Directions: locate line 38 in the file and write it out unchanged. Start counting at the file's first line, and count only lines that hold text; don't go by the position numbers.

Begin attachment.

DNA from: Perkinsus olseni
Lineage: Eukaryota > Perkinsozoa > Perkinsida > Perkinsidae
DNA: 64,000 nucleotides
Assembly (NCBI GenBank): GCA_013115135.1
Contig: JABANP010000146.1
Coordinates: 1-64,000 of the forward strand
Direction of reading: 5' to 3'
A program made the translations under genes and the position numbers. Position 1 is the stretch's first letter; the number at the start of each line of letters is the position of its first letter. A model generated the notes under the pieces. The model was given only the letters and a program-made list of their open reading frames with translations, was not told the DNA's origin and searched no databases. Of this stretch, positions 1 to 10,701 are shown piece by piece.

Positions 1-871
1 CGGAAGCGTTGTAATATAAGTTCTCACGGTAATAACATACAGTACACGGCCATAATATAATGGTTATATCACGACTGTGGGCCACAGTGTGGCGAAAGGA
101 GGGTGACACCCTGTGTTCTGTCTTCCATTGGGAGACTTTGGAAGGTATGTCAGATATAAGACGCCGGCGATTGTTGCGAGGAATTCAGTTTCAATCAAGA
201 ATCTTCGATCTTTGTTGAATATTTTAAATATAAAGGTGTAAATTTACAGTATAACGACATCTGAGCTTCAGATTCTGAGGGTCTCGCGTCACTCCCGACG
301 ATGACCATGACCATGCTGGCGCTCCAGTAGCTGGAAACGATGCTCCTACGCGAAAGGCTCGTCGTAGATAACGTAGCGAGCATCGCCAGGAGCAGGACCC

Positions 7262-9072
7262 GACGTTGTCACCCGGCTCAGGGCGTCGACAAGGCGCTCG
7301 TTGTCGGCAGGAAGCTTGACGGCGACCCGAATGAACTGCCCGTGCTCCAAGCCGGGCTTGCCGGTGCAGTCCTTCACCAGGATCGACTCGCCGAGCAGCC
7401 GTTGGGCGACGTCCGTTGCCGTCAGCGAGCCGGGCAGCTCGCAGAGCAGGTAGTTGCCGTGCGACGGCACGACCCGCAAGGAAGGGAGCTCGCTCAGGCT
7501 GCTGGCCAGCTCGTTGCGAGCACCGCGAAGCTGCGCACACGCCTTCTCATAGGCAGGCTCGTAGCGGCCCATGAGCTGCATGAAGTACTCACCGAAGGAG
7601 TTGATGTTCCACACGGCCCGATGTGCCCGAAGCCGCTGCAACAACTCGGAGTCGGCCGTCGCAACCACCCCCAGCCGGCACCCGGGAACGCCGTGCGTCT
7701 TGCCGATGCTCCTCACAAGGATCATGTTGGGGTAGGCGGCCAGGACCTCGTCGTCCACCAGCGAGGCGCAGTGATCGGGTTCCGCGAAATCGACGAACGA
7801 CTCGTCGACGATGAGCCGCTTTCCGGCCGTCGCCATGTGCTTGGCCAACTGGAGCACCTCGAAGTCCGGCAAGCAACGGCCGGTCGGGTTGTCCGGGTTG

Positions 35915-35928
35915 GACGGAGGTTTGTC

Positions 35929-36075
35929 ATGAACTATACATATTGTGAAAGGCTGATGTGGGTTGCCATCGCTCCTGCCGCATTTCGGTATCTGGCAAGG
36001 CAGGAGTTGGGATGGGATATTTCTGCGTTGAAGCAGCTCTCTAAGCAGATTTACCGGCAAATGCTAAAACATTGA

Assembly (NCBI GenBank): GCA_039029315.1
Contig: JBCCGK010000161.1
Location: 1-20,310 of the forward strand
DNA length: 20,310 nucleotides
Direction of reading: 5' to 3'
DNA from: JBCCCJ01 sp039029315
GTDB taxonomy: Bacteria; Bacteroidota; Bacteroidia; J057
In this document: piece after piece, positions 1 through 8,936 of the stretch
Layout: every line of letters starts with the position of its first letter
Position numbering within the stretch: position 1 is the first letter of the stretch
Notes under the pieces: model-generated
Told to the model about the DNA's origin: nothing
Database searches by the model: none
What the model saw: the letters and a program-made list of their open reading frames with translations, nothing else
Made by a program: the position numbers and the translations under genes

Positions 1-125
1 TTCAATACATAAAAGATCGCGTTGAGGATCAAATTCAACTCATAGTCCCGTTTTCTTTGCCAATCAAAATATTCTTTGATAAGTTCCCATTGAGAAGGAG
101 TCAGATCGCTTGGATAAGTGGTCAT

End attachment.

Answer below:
Told to the model about the DNA's origin: nothing